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Duke men’s tennis puts youth and skill on display at Bonk Invitational

<p>Andrew Zhang stood out in his first collegiate action.</p>

Andrew Zhang stood out in his first collegiate action.

Impressive is a word to describe Duke 2019 recruiting class. Effortless is another, to describe its dominance this weekend.

In the Blue Devils’ first official action of the fall at the Duke Bonk Invitational in Cary, Duke's newcomers shone. Newly-eligible redshirt junior Edu Güell and freshmen Andrew Zhang and Garrett Johns provided a glimpse into what is a very promising future, as Güell topped Johns in the Royal draw championship, and Zhang took the Blue draw championship Sunday.

For Güell, who is joining from the Junior World Tennis Championship and did not play last year due to an NCAA eligibility verdict, it was just a matter of warming up.

“I’m feeling excited, but at the same time it’s tough to come back when you haven’t been competing in year-and-a-half, even if you’re practicing it’s not the same thing,"  Güell said. "In first matches, I’ve struggled a little bit, but I came out with a win, which, that is what counts, and this last match I played much better, and I’m starting to feel better.”

For freshman Andrew Zhang, who faced competitive matches in only his last two rounds, that’s just how it’s been. 

“No, [I didn’t expect my matches to be this uneventful] at all. I’ve been playing really well—surprisingly well—since I got here," Zhang said. "I’ve just been kind of riding that momentum.”

One of those competitive matches came in the semifinal of his draw, against senior teammate  Nick Stachowiak. Stachowiak dealt with a cramp midway through their second set, and ultimately lost to Zhang. 

“Andrew [Zhang]’s doing extremely well, and I knew [his meeting with Stachowiak] was going to be a good match,” Blue Devil head coach Ramsey Smith said. “But all our freshmen are doing well and winning their matches, and progressing in their draws, you know all these matches are opportunities to get matches under their belt, to improve and they're doing a great job.”

Those other freshmen—Johns, Sam Rubell, Omni Kumar, and Michael Heller—had strong performances as well. Johns made it through his draw, just once dropping more than three games in a set, before losing to Güell in three sets in their finals. Rubell dropped his first match, but bounced back to win his draw’s consolation final, displaying athleticism and a compact, shockingly powerful groundstroke along the way. Kumar twice took upperclassmen to three sets in thrilling matches before losing his draw’s consolation final. Heller, the highest-ranked recruit of the freshmen, showcased a frequently unhittable serve and an ability to turn any groundstroke into a winner before falling to Virginia Tech’s Brandon Perez.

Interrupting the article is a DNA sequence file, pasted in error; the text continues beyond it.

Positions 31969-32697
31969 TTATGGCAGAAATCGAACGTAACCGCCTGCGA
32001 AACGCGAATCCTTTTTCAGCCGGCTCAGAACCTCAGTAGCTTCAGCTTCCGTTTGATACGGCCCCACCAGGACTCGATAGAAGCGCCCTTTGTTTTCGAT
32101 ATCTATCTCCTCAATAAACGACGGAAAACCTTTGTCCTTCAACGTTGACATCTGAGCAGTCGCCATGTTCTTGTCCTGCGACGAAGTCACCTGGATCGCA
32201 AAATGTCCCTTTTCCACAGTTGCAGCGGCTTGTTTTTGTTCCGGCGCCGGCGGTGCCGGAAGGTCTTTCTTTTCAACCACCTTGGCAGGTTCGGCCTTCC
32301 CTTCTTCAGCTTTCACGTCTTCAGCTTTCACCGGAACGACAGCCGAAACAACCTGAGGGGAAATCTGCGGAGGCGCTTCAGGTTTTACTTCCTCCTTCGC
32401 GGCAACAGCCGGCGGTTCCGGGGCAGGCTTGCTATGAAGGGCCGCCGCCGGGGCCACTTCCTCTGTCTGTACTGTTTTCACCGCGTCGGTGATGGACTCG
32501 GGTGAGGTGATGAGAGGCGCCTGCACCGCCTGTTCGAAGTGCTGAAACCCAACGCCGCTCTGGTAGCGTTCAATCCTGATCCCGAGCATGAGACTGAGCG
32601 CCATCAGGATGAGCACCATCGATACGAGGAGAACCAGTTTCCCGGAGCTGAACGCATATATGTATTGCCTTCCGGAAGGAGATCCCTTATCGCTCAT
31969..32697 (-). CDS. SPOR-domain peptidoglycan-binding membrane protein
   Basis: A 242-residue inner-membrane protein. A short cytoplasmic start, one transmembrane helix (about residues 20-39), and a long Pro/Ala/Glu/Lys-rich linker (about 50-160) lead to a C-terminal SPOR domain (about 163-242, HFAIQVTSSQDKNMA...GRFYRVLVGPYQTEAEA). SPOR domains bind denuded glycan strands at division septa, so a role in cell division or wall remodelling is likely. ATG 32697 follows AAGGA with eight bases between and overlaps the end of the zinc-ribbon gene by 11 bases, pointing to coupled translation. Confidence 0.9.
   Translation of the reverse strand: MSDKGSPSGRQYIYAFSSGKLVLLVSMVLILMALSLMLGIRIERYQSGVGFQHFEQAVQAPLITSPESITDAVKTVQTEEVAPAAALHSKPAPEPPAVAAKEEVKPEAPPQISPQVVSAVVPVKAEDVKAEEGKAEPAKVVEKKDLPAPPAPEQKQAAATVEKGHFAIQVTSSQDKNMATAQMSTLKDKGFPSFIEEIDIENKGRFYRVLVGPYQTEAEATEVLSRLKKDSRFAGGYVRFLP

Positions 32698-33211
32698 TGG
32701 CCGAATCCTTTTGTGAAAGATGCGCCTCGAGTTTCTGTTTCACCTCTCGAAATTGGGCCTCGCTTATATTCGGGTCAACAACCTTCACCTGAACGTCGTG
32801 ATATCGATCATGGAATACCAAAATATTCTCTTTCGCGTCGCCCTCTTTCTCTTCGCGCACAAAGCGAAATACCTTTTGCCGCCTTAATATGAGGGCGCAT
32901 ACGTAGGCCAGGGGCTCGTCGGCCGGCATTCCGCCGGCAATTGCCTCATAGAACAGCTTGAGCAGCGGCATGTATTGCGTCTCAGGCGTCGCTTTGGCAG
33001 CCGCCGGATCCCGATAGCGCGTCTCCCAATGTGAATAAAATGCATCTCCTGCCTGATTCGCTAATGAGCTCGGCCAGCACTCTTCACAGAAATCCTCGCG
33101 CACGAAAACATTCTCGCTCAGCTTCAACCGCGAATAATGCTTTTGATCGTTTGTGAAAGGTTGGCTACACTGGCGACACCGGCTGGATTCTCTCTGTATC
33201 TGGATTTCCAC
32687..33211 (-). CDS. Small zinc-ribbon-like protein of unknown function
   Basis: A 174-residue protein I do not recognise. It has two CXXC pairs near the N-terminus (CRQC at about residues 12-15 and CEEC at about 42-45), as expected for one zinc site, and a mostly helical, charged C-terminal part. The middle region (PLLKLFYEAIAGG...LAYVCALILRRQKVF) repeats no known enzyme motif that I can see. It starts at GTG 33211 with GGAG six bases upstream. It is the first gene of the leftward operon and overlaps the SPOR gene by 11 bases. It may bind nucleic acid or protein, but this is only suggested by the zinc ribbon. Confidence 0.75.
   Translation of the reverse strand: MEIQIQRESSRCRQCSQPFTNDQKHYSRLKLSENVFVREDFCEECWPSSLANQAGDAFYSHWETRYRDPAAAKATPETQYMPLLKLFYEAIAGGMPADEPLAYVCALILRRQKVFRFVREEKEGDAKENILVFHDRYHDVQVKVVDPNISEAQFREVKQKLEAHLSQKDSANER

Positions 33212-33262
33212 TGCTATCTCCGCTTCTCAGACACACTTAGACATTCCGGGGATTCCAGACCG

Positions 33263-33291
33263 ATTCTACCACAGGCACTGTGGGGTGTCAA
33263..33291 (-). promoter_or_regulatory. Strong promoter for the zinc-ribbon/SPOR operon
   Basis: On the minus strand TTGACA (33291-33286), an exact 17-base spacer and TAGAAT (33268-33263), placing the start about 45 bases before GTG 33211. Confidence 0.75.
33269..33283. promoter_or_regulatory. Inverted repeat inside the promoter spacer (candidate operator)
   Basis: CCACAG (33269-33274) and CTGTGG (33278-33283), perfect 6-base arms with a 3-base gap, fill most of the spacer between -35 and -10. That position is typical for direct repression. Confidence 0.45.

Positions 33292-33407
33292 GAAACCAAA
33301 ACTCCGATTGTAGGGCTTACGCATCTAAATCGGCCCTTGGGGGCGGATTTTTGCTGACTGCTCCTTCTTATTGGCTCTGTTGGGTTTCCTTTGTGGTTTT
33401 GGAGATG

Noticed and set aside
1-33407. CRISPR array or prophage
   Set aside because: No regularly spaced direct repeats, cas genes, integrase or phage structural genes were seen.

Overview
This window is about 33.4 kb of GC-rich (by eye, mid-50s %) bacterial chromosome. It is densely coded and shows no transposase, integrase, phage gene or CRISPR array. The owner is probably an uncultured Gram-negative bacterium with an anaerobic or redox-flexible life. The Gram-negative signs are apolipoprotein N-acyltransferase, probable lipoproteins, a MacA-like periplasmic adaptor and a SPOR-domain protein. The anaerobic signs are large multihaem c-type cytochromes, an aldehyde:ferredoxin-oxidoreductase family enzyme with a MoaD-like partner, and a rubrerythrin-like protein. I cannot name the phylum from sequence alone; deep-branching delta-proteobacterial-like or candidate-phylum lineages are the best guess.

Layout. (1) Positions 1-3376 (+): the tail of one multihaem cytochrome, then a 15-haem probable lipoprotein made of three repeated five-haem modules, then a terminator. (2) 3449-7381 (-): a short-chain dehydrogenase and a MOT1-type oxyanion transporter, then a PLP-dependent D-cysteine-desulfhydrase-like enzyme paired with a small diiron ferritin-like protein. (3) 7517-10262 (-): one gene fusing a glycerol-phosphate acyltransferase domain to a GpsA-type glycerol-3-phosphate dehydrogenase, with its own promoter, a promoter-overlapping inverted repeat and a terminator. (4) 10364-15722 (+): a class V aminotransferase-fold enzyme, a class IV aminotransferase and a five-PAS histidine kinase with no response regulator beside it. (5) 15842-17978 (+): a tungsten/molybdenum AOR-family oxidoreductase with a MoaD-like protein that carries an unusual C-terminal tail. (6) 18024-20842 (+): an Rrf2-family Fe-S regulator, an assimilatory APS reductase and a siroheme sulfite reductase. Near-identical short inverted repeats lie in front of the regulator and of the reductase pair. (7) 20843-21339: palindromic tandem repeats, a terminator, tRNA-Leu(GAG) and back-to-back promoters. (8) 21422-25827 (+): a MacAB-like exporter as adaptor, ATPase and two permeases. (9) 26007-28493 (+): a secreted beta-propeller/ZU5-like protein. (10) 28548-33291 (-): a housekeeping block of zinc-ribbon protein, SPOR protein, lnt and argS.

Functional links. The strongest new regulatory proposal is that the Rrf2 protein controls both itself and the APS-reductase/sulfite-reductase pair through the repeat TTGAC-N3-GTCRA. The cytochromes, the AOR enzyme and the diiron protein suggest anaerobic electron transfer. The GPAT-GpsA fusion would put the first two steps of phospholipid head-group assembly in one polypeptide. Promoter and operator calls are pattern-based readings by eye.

“We’re in a unique situation where we have a lot of guys at a similar level, so we can play a lot of different lineups. We also have a lot of depth this year, which we haven’t had the past couple of years,” said Smith. “Essentially, we view the individual season as development time, where we’re really working on different guys’ games, we’re trying to make improvements… we have six basically brand new guys, so we’re learning their games, developing a plan for each one of them, and just trying to improve their talents.”

Their “unique situation” hasn’t just affected Smith. Veterans Stachowiack and Sean Sculley have had to adjust as well.

“I feel like it’s been a big change, big adjustment, but [I’m] enjoying it so far, and looking forward to what’s ahead,” said Sculley. “It’s definitely an adjustment. I was the only freshman coming in, and then I was essentially…the youngest guy for two years, and to go from being there to all of a sudden I’m one of the oldest on the team. It’s definitely a culture shock, because you go from listening to everyone else to actually being able to be a leader and express yourself more.” 

If they’ve had any trouble creating that culture, the only on-court manifestation has been cramps. The only thing that could stop Stachowiak from advancing through his bracket was a cramp, and Sculley—despite a single competitive match en route to a draw championship—had trouble with cramps as well.

“It’s late September, and it’s still 85, 90 degrees out with even hotter heat index, so it’s… just hard to get these physical matches in over and over,” Sculley said.

Duke is dealing with a few lingering injuries with senior Samir Agadi in a walking boot and senior Spencer Furman’s left shoulder injury, but with neither expect to miss time into the winter, that’s not a chief concern for Smith.

“It’s part of the deal, there’s always illness, things happen, but we are ten-deep, and we are getting a transfer in January as well, so it’s the deepest that we’ve been," Smith said. "If you only have six or seven guys, then illnesses and injuries and those type of things can be extremely stressful. So it gives us some leeway with these type of things.”

The Blue Devils have a couple weeks off before heading to Tulsa for the ITA All-American Championship from Oct. 5-13.

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